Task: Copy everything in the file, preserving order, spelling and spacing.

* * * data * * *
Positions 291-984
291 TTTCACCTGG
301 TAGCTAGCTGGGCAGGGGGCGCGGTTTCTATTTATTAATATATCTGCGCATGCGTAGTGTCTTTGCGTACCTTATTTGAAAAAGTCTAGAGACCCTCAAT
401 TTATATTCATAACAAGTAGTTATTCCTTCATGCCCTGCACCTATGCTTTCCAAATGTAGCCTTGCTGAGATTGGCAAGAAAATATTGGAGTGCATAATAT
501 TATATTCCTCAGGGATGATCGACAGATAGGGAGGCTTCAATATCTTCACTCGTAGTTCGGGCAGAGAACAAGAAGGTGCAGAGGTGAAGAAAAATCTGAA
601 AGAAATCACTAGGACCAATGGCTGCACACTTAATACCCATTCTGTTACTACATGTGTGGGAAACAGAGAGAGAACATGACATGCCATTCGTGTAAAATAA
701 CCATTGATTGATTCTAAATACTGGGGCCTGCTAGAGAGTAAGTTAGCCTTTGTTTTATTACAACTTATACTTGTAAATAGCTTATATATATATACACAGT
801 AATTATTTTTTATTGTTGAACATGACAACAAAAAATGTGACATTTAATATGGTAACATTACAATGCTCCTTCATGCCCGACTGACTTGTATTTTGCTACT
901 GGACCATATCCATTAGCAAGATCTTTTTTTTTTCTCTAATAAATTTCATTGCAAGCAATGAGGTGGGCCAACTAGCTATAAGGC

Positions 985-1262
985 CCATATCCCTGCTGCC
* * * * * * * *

Positions 291-984
291 TTTCACCTGG
301 TAGCTAGCTGGGCAGGGGGCGCGGTTTCTATTTATTAATATATCTGCGCATGCGTAGTGTCTTTGCGTACCTTATTTGAAAAAGTCTAGAGACCCTCAAT
401 TTATATTCATAACAAGTAGTTATTCCTTCATGCCCTGCACCTATGCTTTCCAAATGTAGCCTTGCTGAGATTGGCAAGAAAATATTGGAGTGCATAATAT
501 TATATTCCTCAGGGATGATCGACAGATAGGGAGGCTTCAATATCTTCACTCGTAGTTCGGGCAGAGAACAAGAAGGTGCAGAGGTGAAGAAAAATCTGAA
601 AGAAATCACTAGGACCAATGGCTGCACACTTAATACCCATTCTGTTACTACATGTGTGGGAAACAGAGAGAGAACATGACATGCCATTCGTGTAAAATAA
701 CCATTGATTGATTCTAAATACTGGGGCCTGCTAGAGAGTAAGTTAGCCTTTGTTTTATTACAACTTATACTTGTAAATAGCTTATATATATATACACAGT
801 AATTATTTTTTATTGTTGAACATGACAACAAAAAATGTGACATTTAATATGGTAACATTACAATGCTCCTTCATGCCCGACTGACTTGTATTTTGCTACT
901 GGACCATATCCATTAGCAAGATCTTTTTTTTTTCTCTAATAAATTTCATTGCAAGCAATGAGGTGGGCCAACTAGCTATAAGGC

Positions 985-1262
985 CCATATCCCTGCTGCC